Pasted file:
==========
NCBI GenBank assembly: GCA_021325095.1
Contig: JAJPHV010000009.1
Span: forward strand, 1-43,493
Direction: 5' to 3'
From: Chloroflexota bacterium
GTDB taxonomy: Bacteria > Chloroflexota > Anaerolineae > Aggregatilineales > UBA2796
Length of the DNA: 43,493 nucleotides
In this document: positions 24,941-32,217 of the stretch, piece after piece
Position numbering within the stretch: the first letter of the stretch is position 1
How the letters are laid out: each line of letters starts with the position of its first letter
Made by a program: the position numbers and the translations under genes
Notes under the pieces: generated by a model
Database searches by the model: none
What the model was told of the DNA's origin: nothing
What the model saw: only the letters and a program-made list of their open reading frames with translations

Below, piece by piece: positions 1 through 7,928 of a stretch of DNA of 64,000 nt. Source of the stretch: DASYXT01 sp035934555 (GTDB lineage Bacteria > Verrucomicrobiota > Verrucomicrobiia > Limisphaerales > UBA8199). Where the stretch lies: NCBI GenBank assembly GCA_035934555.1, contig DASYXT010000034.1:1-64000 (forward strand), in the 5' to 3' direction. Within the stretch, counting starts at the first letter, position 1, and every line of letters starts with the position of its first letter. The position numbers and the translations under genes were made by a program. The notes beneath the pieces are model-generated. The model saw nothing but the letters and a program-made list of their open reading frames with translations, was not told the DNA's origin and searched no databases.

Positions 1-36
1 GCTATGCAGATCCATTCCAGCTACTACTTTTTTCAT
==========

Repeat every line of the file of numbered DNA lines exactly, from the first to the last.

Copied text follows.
NCBI GenBank assembly: GCA_021325095.1
Contig: JAJPHV010000009.1
Span: forward strand, 1-43,493
Direction: 5' to 3'
From: Chloroflexota bacterium
GTDB taxonomy: Bacteria > Chloroflexota > Anaerolineae > Aggregatilineales > UBA2796
Length of the DNA: 43,493 nucleotides
In this document: positions 24,941-32,217 of the stretch, piece after piece
Position numbering within the stretch: the first letter of the stretch is position 1
How the letters are laid out: each line of letters starts with the position of its first letter
Made by a program: the position numbers and the translations under genes
Notes under the pieces: generated by a model
Database searches by the model: none
What the model was told of the DNA's origin: nothing
What the model saw: only the letters and a program-made list of their open reading frames with translations

Below, piece by piece: positions 1 through 7,928 of a stretch of DNA of 64,000 nt. Source of the stretch: DASYXT01 sp035934555 (GTDB lineage Bacteria > Verrucomicrobiota > Verrucomicrobiia > Limisphaerales > UBA8199). Where the stretch lies: NCBI GenBank assembly GCA_035934555.1, contig DASYXT010000034.1:1-64000 (forward strand), in the 5' to 3' direction. Within the stretch, counting starts at the first letter, position 1, and every line of letters starts with the position of its first letter. The position numbers and the translations under genes were made by a program. The notes beneath the pieces are model-generated. The model saw nothing but the letters and a program-made list of their open reading frames with translations, was not told the DNA's origin and searched no databases.

Positions 1-36
1 GCTATGCAGATCCATTCCAGCTACTACTTTTTTCAT